Photo: Patrick Smith/Getty Images

After a 3-4 start, the Baltimore Ravens are in the thick of the AFC wild-card chase, with a hatefest showdown on tap for Sunday night against the Pittsburgh Steelers.* But the Ravens are so perfectly ordinary this season, when I pitched an analysis of them to two of my editors, these were their responses:

i don’t know if i personally care that much about them. what’s really changed?

I haven’t been paying much attention, what are they doing better?

Yep. That’s the stuff. Who else is excited for Ravens football?!

In all seriousness, the 7-5 Ravens have positioned themselves for the No. 6 seed by winning four of their last five games. They’ve done it with a combination of stifling defense, excellent special teams, and a solid ground game. They’ve also not beaten a team with a winning record while teeing off on a bunch of backup quarterbacks. The best that can be said about their own quarterback, the maybe-once-elite Super Bowl winner Joe Flacco, is that he had a very good game last week against the Detroit Lions. That’s the 2017 Ravens: You’ll just barely notice.

That defense is pretty great, though. The Ravens are first in defensive DVOA, and they lead the league with 29 takeaways, including 20 interceptions. Baltimore’s D has even been historically good. The Ravens are second-best in pass defense DVOA, but they and the only team ahead of them—the truly terrific Jaguars’ pass defense—are both among the most efficient per-play pass defenses dating back to 1986, per Football Outsiders. Among the biggest reasons for this success was cornerback Jimmy Smith, who allowed just 23 catches on 40 targets, with five passes defensed, and three interceptions, according to Pro Football Focus. PFF also ranked Smith third in passer rating when in coverage (49.2) and fifth in contested catch-rate allowed (23.1 percent). He was clearly one of the league’s best corners.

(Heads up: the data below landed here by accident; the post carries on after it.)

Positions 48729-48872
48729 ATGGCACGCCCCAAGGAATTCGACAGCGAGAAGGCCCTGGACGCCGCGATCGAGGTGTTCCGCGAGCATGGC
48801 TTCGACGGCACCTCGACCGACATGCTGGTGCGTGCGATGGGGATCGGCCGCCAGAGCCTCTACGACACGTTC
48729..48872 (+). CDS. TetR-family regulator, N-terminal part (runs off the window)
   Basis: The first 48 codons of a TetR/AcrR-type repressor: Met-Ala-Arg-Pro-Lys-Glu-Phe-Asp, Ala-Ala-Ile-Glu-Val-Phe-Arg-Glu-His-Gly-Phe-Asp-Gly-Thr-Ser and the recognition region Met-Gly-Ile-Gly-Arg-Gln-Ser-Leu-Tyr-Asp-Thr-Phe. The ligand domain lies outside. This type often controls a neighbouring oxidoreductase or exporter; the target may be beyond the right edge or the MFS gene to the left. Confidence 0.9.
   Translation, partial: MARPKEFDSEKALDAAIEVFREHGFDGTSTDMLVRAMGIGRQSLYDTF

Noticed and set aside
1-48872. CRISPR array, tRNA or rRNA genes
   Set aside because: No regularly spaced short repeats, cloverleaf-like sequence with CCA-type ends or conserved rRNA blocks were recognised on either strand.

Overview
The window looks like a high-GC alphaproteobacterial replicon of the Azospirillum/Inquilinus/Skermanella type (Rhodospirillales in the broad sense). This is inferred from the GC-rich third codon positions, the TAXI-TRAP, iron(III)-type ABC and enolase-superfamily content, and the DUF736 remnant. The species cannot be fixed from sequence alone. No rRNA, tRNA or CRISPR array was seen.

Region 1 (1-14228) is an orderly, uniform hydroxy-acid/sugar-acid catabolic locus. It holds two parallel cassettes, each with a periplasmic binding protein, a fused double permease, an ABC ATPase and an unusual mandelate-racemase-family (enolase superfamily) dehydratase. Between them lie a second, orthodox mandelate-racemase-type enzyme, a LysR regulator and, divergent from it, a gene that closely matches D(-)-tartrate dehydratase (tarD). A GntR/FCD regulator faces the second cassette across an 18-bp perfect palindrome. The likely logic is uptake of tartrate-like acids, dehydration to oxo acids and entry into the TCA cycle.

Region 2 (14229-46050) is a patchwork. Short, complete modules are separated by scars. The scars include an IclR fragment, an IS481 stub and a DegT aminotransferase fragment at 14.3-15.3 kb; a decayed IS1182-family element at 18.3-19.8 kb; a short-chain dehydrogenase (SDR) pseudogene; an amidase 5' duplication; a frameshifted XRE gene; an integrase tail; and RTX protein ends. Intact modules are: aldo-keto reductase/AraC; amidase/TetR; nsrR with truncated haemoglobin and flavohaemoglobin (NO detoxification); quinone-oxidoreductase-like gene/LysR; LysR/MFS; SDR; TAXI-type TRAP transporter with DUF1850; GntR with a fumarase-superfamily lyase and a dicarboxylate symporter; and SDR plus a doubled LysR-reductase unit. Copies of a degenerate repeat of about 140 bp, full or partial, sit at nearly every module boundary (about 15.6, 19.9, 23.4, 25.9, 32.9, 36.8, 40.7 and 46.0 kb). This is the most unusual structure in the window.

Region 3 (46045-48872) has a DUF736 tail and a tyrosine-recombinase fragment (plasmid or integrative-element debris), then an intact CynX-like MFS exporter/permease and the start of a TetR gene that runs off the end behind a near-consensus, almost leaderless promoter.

Again, was—Smith’s out for the season after injuring his Achilles last week, after which he got popped with a four-game suspension for violating the league’s PED policy. Smith’s replacement, rookie first-round pick Marlon Humphrey, came up with a huge interception in the fourth quarter after Smith went down. But Humphrey also got picked on quite a bit by Marvin Jones Jr., who had burned him for a 46-yard catch a few minutes earlier.

The Ravens’ defense has 33 sacks, which ranks tied for ninth in the league. But as Robert Mays noted for The Ringer, Ravens defensive coordinator Dean Pees is a terrific play-caller, and last week he dialed up a pair of blitzes from his secondary off the edge that both led to Lions turnovers:

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On special teams, the Ravens are the league’s only team to return a punt and a kickoff for a touchdown. Punter Sam Koch has been outstanding at flipping field position. Though Koch ranks 15th in the NFL with a pedestrian average of 45.8 yards per punt, he leads the league in punts out of bounds (14) and punts inside the 20-yard line (31). Just three of Koch’s punts have gone for touchbacks. And Koch has executed two successful fake punts by throwing for first downs. In addition, placekicker Justin Tucker has made 22 of 23 field goals in the last eight games. Special teams play often gets recognition when there’s a screw-up, but the Ravens are a testament to how much they matter when things actually go well.

On offense, running back Alex Collins has rushed for 100 yards in a game only once, but he’s averaging a robust 4.9 yards per carry, and the Ravens as a team have rushed for 240 yards combined in their last two games. This has helped to comb over Flacco’s transformation into a checkdown artist. Against the Lions last week, Flacco completed 23-of-36 passes for 269 yards, two touchdowns, and a 105.0 passer rating. But for the season, he ranks 29th in Total QBR, and he’s averaging just 8.5 yards per completion and an adjusted net yards per attempt of only 4.16. Pretty much everything Flacco is doing is dumping the ball off: Per PFF, his passer rating on intermediate throws (10-19 yards through the pair) is just 65.1, which ranks 28th; and on deep throws (20 or more air yards), his rating is a mere 47.5, which ranks 30th.

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Now for some more caveats: The Ravens and their eye-popping defense have feasted on quarterbacks including E.J. Manuel, Matt Moore, Brett Hundley, and Tom Savage. They’re also 0-4 against teams with winning records. But they have just one game remaining against a winning team, and that comes Sunday night against the Steelers, who handed them a 26-9 loss in Baltimore back in Week 4. If the Ravens can win in Pittsburgh—a big if, considering they won’t have Smith to match up against the otherworldly Antonio Brown—the shitty Browns, Colts, and Bengals will be all that might keep them from going 11-5. Who knew?

* An earlier version of this post incorrectly said the Ravens started the season 2-4.